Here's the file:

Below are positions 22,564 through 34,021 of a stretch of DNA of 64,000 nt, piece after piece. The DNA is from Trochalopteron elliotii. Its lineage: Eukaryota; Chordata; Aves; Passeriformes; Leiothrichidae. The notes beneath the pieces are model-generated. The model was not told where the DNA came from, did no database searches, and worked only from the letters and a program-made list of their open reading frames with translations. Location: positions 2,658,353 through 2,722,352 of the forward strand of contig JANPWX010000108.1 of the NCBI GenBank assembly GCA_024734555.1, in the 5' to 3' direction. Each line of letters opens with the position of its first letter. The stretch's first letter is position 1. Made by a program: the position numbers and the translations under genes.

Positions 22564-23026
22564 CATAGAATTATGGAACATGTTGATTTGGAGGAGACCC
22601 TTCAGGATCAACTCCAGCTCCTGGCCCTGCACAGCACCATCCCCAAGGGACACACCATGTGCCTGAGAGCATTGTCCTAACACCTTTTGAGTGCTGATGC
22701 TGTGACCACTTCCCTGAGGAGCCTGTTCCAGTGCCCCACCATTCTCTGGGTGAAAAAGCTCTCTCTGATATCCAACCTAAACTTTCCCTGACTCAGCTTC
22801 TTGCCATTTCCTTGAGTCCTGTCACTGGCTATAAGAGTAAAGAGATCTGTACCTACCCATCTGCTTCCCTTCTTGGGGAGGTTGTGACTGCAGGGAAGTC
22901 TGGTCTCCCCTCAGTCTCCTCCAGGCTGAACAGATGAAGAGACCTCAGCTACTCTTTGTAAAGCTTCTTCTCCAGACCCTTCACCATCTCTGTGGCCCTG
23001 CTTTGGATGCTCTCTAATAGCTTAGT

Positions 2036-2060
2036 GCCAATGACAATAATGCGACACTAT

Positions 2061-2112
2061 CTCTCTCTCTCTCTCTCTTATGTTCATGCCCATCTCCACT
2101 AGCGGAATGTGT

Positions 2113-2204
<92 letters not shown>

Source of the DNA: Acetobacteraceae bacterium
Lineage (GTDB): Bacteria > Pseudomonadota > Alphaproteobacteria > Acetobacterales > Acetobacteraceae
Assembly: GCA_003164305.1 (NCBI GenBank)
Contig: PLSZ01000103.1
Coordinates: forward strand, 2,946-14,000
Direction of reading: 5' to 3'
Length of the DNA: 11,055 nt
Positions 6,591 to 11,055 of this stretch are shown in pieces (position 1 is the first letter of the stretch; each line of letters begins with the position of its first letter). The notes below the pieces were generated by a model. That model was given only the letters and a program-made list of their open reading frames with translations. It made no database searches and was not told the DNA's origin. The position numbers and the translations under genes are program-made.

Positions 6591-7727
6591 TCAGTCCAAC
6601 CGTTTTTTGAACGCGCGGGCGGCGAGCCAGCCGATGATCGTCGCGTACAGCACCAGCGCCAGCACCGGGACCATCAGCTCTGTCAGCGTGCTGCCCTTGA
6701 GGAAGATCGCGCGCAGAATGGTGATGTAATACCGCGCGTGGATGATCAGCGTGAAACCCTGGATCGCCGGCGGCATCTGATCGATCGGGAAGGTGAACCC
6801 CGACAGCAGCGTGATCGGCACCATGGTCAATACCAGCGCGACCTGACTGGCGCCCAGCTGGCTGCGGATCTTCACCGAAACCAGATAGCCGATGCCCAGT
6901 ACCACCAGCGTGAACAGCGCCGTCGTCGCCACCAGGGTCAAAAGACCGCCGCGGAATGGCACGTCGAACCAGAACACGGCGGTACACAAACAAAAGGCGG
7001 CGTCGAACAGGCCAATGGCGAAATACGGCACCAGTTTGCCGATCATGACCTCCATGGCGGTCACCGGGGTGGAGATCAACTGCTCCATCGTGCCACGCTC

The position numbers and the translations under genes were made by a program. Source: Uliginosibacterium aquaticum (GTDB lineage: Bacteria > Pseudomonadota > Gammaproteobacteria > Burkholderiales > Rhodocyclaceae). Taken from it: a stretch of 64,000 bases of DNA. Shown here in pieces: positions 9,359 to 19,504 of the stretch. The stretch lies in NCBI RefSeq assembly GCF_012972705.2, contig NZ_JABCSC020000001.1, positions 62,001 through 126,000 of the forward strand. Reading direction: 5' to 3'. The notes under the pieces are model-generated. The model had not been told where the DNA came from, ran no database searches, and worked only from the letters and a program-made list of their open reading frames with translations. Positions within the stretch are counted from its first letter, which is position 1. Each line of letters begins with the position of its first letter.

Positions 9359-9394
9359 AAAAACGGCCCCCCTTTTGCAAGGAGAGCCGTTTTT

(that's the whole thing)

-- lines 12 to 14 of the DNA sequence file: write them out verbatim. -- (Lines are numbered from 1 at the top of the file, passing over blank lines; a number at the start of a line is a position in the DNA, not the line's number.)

2061 CTCTCTCTCTCTCTCTCTTATGTTCATGCCCATCTCCACT
2101 AGCGGAATGTGT

Positions 2113-2204